What is allergen immunotherapy (also known as desensitisation)?
Allergen Immunotherapy (AIT), also known as desensitisation, is an allergy treatment designed to treat the underlying cause of the disease and which can have a long-lasting effect on all symptoms. After an accurate diagnosis of the type of allergy and responsible allergens, patients receive a targeted treatment, available in sublingual (tablet or drop) or subcutaneous (injections) form, based on market availability.
AIT works by inducing tolerance to allergens (the substance that you are allergic to) by rebalancing the immune system. The treatment consists of gradually exposing the patient to increasing amounts of the triggering allergens over time followed by a maintenance phase until the immune system naturally builds tolerance to that allergen 1. The immune system builds this tolerance by changing the types and proportions of antibodies (immunoglobulins) and other proteins (interleukins) it produces when it is exposed to the allergen (source: Moingeon P, et al. Immune mechanisms of allergen-specific sublingual immunotherapy. Allergy 2006;61:151-65). This ‘rebalancing’ of the immune response ultimately reduces the symptoms you experience when you are exposed to the allergen in your environment – even after you stop taking AIT. Adequately rebalancing your immune system with AIT usually requires 3 to 5 years (or seasons, in the case of pollen allergies) of treatment.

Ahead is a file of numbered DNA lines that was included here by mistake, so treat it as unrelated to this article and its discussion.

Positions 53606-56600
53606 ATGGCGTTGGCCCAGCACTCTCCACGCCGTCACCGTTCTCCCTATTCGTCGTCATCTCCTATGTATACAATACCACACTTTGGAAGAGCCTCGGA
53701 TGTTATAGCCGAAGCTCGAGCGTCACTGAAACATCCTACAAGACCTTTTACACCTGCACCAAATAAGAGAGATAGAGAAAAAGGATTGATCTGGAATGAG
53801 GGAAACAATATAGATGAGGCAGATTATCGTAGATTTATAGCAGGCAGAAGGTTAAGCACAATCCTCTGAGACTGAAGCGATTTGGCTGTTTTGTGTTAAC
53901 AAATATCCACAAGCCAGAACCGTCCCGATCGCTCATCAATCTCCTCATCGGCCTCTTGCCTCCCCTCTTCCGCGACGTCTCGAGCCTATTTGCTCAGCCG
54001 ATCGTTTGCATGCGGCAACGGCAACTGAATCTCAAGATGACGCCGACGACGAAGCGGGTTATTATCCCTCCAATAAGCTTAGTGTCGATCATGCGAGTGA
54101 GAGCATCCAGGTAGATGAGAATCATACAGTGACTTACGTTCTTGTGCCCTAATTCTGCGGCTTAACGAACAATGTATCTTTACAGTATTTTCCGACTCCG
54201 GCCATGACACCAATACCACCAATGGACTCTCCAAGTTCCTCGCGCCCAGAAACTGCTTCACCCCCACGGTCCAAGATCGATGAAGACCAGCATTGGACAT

AIT is the only allergy treatment that works by treating the root cause of the allergy, and may provide a fast onset of action (within a few weeks) and long-lasting improvement of all allergy symptoms. This is in contrast to the usual symptomatic medications (read more about symptomatic treatments) that are prescribed, such as antihistamines and corticosteroids, which only temporarily relieve some of your allergy symptoms.
1. source: www.mayoclinic.org/tests-procedures/allergy-shots/basics/definition/prc-20014493?_ga=1.39037098.824990247.1423337969.Last accessed June 30, 2020